Illusions (Bach novel)

From Wikipedia, the free encyclopedia
Jump to: navigation, search
Illusions
Illusions Richard Bach.jpg
Author Richard Bach
Country United States
Language English
Genre Philosophical novel
Spiritual
Publisher Dell Publishing Co., Inc.
Publication date
1977
Media type Print (Paperback) & AudioBook (Cassette)
Pages 192 pages
ISBN 0-440-20488-7
OCLC 23078084

Illusions: The Adventures of a Reluctant Messiah is a novel by writer and pilot Richard Bach. First published in 1977, the story questions the reader's view of reality, proposing that what we call reality is merely an illusion we create for learning and enjoyment. Illusions was the author's followup to 1970's Jonathan Livingston Seagull.

Plot[edit]

With some similarity to Nevil Shute's 1951 novel, Round the Bend, Illusions revolves around two barnstorming pilots who meet in a field in midwest America. The two main characters enter into a teacher-student relationship that explains the concept that the world that we inhabit is illusory, as well as the underlying reality behind it:

'What if somebody came along who could teach me how my world works and how to control it? ... What if a Siddhartha came to our time, with power over the illusions of the world because he knew the reality behind them? And what if I could meet him in person, if he was flying a biplane, for instance, and landed in the same meadow with me?'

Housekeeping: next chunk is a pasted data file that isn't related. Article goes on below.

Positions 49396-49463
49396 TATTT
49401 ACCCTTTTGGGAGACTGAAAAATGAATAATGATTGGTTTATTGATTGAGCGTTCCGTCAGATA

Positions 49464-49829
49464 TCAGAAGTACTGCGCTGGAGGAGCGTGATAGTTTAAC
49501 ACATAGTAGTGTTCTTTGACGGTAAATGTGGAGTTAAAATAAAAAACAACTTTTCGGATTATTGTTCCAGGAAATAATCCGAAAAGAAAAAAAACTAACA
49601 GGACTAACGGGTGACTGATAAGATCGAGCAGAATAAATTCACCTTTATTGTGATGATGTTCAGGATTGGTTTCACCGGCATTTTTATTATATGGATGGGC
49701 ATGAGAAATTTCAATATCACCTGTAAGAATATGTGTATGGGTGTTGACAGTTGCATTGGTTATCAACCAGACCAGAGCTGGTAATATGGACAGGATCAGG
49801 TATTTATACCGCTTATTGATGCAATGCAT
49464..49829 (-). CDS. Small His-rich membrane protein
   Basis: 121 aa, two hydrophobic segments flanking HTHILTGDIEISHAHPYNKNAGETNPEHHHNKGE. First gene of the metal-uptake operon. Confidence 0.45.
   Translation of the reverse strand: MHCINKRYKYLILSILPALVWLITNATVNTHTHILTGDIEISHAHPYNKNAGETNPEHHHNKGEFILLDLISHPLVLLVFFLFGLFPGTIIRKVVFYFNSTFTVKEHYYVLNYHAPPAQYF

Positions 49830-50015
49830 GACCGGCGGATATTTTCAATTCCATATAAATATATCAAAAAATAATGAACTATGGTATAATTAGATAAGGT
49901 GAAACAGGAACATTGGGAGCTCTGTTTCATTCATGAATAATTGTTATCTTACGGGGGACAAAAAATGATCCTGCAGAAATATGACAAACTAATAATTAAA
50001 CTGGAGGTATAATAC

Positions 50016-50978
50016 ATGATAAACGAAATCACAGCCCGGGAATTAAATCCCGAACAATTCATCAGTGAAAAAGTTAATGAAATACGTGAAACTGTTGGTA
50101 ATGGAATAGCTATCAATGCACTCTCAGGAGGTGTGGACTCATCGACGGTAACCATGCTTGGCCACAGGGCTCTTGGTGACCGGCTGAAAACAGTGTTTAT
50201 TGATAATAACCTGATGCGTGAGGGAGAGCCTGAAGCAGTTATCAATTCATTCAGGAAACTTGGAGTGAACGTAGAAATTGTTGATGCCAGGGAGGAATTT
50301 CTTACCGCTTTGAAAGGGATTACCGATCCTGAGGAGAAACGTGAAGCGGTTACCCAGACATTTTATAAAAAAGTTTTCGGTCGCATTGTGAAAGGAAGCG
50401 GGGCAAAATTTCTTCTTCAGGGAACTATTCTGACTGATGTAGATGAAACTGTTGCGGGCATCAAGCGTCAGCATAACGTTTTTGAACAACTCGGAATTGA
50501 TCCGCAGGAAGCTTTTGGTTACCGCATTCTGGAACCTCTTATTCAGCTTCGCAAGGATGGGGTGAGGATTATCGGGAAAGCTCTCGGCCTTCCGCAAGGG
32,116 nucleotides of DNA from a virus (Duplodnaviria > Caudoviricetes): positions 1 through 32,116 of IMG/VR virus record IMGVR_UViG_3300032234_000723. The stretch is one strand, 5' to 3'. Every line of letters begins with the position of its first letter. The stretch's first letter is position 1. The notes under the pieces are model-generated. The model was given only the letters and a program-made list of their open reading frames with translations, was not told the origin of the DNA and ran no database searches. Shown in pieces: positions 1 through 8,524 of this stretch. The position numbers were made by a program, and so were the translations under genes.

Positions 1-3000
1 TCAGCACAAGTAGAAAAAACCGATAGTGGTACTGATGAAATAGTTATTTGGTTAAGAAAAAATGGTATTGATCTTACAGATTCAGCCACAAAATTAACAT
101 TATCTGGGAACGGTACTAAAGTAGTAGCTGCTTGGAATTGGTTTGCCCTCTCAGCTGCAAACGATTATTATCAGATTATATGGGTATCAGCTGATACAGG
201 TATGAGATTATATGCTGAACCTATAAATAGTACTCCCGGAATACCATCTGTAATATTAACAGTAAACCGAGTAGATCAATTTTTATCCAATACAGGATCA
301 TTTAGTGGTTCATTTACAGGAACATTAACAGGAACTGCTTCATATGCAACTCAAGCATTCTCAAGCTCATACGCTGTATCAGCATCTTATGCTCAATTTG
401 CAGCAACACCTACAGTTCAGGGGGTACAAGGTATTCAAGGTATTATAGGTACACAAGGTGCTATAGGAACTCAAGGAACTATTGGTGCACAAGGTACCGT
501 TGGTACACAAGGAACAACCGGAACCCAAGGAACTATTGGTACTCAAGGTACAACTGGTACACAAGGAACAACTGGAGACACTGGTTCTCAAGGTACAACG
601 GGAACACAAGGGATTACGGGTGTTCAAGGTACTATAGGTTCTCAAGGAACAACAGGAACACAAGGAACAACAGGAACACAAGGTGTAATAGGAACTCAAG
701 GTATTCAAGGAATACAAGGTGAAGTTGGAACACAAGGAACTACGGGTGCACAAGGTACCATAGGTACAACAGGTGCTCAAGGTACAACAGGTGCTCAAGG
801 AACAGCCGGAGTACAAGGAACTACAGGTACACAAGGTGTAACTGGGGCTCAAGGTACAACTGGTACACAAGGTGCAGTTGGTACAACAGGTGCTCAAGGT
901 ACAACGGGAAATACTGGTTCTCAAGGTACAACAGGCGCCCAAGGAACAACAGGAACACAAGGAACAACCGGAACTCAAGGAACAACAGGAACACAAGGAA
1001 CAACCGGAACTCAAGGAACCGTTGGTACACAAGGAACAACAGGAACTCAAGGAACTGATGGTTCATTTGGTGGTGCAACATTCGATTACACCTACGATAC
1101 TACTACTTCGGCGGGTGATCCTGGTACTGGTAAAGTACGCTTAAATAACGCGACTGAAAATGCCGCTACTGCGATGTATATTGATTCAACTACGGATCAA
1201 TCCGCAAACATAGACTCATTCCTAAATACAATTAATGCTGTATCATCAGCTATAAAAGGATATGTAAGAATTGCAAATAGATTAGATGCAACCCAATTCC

Donald P. Shimoda is a messiah who quits his job after deciding that people value the showbiz-like performance of miracles and want to be entertained by those miracles more than to understand the message behind them. He meets Richard, a fellow barn-storming pilot and begins to pass on his knowledge to him, even teaching Richard to perform "miracles" of his own.

The novel features quotes from the "Messiah's Handbook", owned by Shimoda, which Richard later takes as his own. A most unusual aspect of this handbook is that it has no page numbers. The reason for this, as Shimoda explains to Richard, is that the book will open to the page on which the reader may find guidance or the answers to doubts and questions in his mind. It is not a magical book; Shimoda explains that one can do this with any sort of text. The messiah's handbook was released as its own title by Hampton Roads Publishing Company. It mimics the one described in Illusions, with new quotes based on the philosophies in the novel.[1]

Adaptations[edit]

An adaptation of Illusions was serialized in the comic strip "Best Sellers Showcase" in 1978.[2]

Inspiration[edit]

A number of personal development teachers have cited "Illusions" as a major influence on their life path, including Dr. Joe Vitale, Bob Doyle, Brad Yates and Mike Dooley.

See also[edit]

References[edit]

  1. ^ (ISBN 1-57174-421-5) (ISBN 978-1-57-174421-0)
  2. ^ http://strippersguide.blogspot.com/2010/06/obscurity-of-day-best-seller-showcase.html

External links[edit]